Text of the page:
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A family of dicotyledonous plants in the order Caryophyllales having reduced, mostly greenish flowers.
McGraw-Hill Dictionary of Scientific & Technical Terms, 6E, Copyright © 2003 by The McGraw-Hill Companies, Inc.
The following article is from The Great Soviet Encyclopedia (1979). It might be outdated or ideologically biased.



(goosefoot), a family of dicotyledonous plants including grasses, subshrubs, and less commonly, shrubs or small trees. The stems are often juicy and jointed. The leaves are generally alternate and without stipules. The flowers are opaque, apetalous, bisexual or unisexual, and usually regular; they are clustered in small inflorescences, or glomerules, which are then gathered into compound inflorescences. The pistil has two or, less commonly, three to five carpels. The ovary is one-celled and usually superior (rarely, as in the beet, is it half-inferior). The fruit is generally single-seeded and dry, with the remaining perianth forming various growths that are sometimes brilliantly colored. Some species of Chenopodiaceae, such as beets and spinach, have perianth-like bracts that enclose the fruit and grow together to form aggregate fruits. The seed embryos are U-shaped (or ring-like) or spiral.

According to the shape of the embryo, two large groups, or subfamilies, are distinguished—Chenopodioideae and Salsoloideae. The family contains both monoecious and dioecious plants, which usually grow on alkaline soils in deserts, semideserts, and steppes, as well as along seashores. Many species are weeds.

There are approximately 100 genera, comprising 1,500 species, distributed primarily along the shores of the Mediterranean Sea, in the deserts of Asia, Africa and Australia, and on the prairies and pampas of America. Fifty genera, with more than 350 species, are found in the USSR, including beets, spinach, Anabasis, saxaul, goosefoot, and saltwort. Many species are of considerable importance, particularly as feed for livestock in deserts and semideserts.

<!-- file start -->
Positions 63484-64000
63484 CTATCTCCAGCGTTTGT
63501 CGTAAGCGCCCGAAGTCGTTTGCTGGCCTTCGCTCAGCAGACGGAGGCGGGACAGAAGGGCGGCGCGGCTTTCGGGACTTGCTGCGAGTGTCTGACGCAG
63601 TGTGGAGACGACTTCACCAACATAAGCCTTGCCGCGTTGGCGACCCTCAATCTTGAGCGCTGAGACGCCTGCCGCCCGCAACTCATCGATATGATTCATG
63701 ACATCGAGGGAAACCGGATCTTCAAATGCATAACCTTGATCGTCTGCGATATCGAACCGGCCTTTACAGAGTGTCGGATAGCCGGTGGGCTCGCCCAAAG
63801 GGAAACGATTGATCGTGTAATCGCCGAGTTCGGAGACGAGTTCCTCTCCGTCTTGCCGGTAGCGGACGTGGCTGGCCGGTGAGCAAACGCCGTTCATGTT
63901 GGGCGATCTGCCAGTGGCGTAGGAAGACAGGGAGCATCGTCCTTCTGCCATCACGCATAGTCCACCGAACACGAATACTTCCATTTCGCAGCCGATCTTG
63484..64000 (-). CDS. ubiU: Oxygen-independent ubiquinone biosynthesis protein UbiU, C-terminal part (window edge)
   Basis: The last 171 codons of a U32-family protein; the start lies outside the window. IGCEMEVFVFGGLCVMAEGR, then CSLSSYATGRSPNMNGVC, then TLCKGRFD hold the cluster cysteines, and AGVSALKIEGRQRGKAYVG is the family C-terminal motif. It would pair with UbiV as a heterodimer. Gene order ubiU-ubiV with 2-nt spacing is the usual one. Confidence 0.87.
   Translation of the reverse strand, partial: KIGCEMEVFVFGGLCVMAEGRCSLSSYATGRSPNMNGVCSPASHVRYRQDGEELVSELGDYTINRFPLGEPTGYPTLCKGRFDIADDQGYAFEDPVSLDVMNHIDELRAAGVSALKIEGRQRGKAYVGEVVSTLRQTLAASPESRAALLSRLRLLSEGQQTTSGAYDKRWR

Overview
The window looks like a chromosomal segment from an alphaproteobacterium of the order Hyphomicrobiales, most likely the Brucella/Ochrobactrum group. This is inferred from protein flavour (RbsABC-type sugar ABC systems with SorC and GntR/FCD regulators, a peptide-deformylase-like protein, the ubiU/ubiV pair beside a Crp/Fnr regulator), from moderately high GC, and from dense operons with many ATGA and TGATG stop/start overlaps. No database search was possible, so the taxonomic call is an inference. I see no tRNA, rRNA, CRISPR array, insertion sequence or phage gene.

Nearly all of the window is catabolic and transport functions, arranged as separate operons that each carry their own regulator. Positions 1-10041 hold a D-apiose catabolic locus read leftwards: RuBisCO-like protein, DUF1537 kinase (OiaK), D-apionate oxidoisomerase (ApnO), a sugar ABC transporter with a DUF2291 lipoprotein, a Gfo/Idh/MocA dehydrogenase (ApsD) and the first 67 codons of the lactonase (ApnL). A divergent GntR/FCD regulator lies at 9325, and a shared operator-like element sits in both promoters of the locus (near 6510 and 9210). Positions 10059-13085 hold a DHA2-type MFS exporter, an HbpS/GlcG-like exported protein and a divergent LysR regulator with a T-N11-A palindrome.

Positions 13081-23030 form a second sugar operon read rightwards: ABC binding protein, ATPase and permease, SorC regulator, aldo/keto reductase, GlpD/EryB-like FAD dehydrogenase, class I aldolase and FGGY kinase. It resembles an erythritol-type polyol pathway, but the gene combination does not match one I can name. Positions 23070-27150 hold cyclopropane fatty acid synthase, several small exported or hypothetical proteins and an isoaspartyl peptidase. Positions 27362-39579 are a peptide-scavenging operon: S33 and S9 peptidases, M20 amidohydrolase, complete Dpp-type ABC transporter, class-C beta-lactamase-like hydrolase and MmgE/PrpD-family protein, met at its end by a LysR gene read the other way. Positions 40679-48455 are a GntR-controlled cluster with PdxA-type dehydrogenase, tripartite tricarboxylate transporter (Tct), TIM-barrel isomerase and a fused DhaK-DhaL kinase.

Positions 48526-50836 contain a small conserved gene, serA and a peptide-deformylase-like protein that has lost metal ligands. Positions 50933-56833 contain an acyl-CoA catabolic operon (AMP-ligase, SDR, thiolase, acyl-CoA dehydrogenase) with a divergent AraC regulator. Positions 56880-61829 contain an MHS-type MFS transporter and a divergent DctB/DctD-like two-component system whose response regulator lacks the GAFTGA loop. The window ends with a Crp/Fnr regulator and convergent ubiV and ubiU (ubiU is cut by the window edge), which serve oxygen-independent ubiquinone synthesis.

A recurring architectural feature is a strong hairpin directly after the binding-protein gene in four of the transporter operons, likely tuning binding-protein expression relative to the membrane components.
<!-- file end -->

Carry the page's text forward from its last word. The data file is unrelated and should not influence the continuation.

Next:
Il’in, M. M. “Marevye—Chenopodiaceae Less.” In Flora SSSR, vol. 6. Moscow-Leningrad, 1936.
Ulbrich, E. “Chenopodiaceae.” In Die naturlichen Pflanzenfamilien, 2nd ed., vol. 16c. Leipzig, 1934.


The Great Soviet Encyclopedia, 3rd Edition (1970-1979). © 2010 The Gale Group, Inc. All rights reserved.
References in periodicals archive ?
(Legend: A, Alnus; Art, Artemisia; B, Betula; C, Corylus; Che, Chenopodiaceae; Hel, Helianthemum; NAP, Non-Arboreal Pollen; P, Pinus; Pc, Picea; Po, Poaceae; Pol, Polypodiaceae; Q, Quercus; T, Tilia; U, Ulmus) Stratigraphy of the Late-Glacial and Holocene sediments in Estonia (Raukas et al.
The vegetation of the Bei Shan Desert consists of different desert shrubs common in central Asia: Ephedra (Ephedraceae), Nitraria (Zygophyllaceae), Zygophyl-lum (Zygophyllaceae), Calligonum (Polygonaceae), Atraphaxis (Polygonaceae), Lycium (Solanaceae), Caragana (Leguminosae), Haloxylon (Chenopodi-aceae), Salsola (Chenopodiaceae), Anabasis (Chenopo-diaceae), Tamarix (Tamaricaceae), Reaumuria (Tamari-caceae), and Artemisia (Asteraceae).
A coniferous forest-steppe of Pinus, Picea, and Betula with grasses, Artemisia, and Chenopodiaceae was situated upon this soil until [approximately]11 000 cal.
Chailakhyan (1979) has shown that gender in spinach, an annual member of the Chenopodiaceae, is determined at or about the time the plant has three leaves.
Additionally, in some species of Chenopodiaceae, such as sugar beet and red beet, Na+ can substitute for K+ localized in vacuoles for osmotic function to a high degree (Subbarao et al., 2000; Wakeel et al., 2010).
The largest family is Chenopodiaceae unites 25 genera 66 species (28.63 % from general amount of flora).
Ferren, Leaf Anatomy And Subgeneric Affiliations of C3 and C4 Species of Suaeda (Chenopodiaceae) In North America.
Amaranthaceae (formerly Chenopodiaceae) Bassia muricata (L.) Asch.
Pollen in this sample was composed predominantly of grasses (Gramineae), with moderate proportions of juniper (Juniperus), cheno-ams (Chenopodiaceae and Amaranthaceae), and Asteraceae (Compositae).
It is interesting that of the two Chenopodiaceae family plants, Chenopodium album reportedly prevented progression of cell growth and enhanced cell toxicity in human breast cancer cell lines (Khoobchandani et al., 2009).
Maximum number of species (13) belong to family Poaceae followed by Asteraceae (10), Chenopodiaceae (5), Amaranthaceae (4), Pappillinaceae (4), Euphorbiaceae (3), Solanaceae (3).
Se determinaron los siguientes taxa: Caryophyllales, Poaceae, Boraginaceae, Chenopodiaceae. Dentro de esta familia se encontro Chenopodium aff.